At the beginning of the Viking Age there were not very many towns, but more of these started and got larger over the 200 years. In the towns houses were long and narrow, and packed in tightly to each other.
Who went on the trips?
Raids would be all men
Merchants would primarily be men, but might have their wives along (smaller crews as well)
People also used ships to settle new lands. On those trips it would be whole families with their livestock.
How were children and women treated by the Viking men?
A woman had more rights under the law in the Viking Age than a woman living in the USA did in 1900! A woman could divorce, own property, pick her husband and there were laws against assault. Not equal rights, but maybe 60 % of what a man could do.
Up until modern times, there was no such thing of childhood like we think of it. People were expected to do as much as they could, and if they were responsible they were treated 'as an adult'. A girl would be thinking of marriage by 16 (maybe younger). A boy who was large enough might go on his first raid at 14. No school of course, you would learn by working with your parents.
Who was Leif Ericson, and why is he so famous now?
Leif is the son of Eirik the Red. Leif is the one who commanded the first large exploration of 'Vinland' (what he called it). The largest of the houses built at L'Anse aux Meadows is thought to have been his own house.
Of course he did not 'discover' North America - as there had already been people living here for a good 10,000 years!
Its important to remember that the Norse did not try to make a colony or seriously 'settle' in North America. It was just too far and there were not enough people living in Greenland to spare.
What did The Vikings do?
Not sure exactly what the question is?
The Norse were master ship builders and fearless seamen.
They were extremely skilled at all kinds of textiles and metalwork.
Our days of the week are Norse (Tuesday, Wednesday, Thursday, Friday)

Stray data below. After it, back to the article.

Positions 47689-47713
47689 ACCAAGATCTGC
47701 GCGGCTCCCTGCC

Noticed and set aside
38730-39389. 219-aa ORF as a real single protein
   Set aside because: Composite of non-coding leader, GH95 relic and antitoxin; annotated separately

Much of our ideas of law come from the Norse.
Did the Vikings just travel around to see The World, or did they have a hobby or goal to reach each time they went out on the Sea?
This is a hard question, as it is always a guess to know how people thought so long ago. In the past folks almost always believed different things that what we think is true or right today.
The Norse were very practical, very adaptable. They did travel far, and were not afraid to voyage to new seas and lands. But I would think they would always have a firm idea what they were trying to do.
How did The Viking boats look like?
Viking Ship Museum
thats the web site for the Viking Ship Museum in Roskilde Denmark - your best place to start on ship information.
I also have some images I took there on my blog
In which part of the country did The Vikings live and where in Europe/Scandinavia did they live?
I answered that partially under 'where did they travel'
At one point there were so many Danish people who had moved to England that the most of that country was called the 'Danelaw'. Danish law was more important than English!
Many cities in Ireland were in fact started by the Norse - Dublin, Cork, Limerick
Iceland and Greenland of course
Part of France is called 'Normandy' - Land of the Northmen
Russia's name comes from the group from Sweden called the 'Rus' who took it over.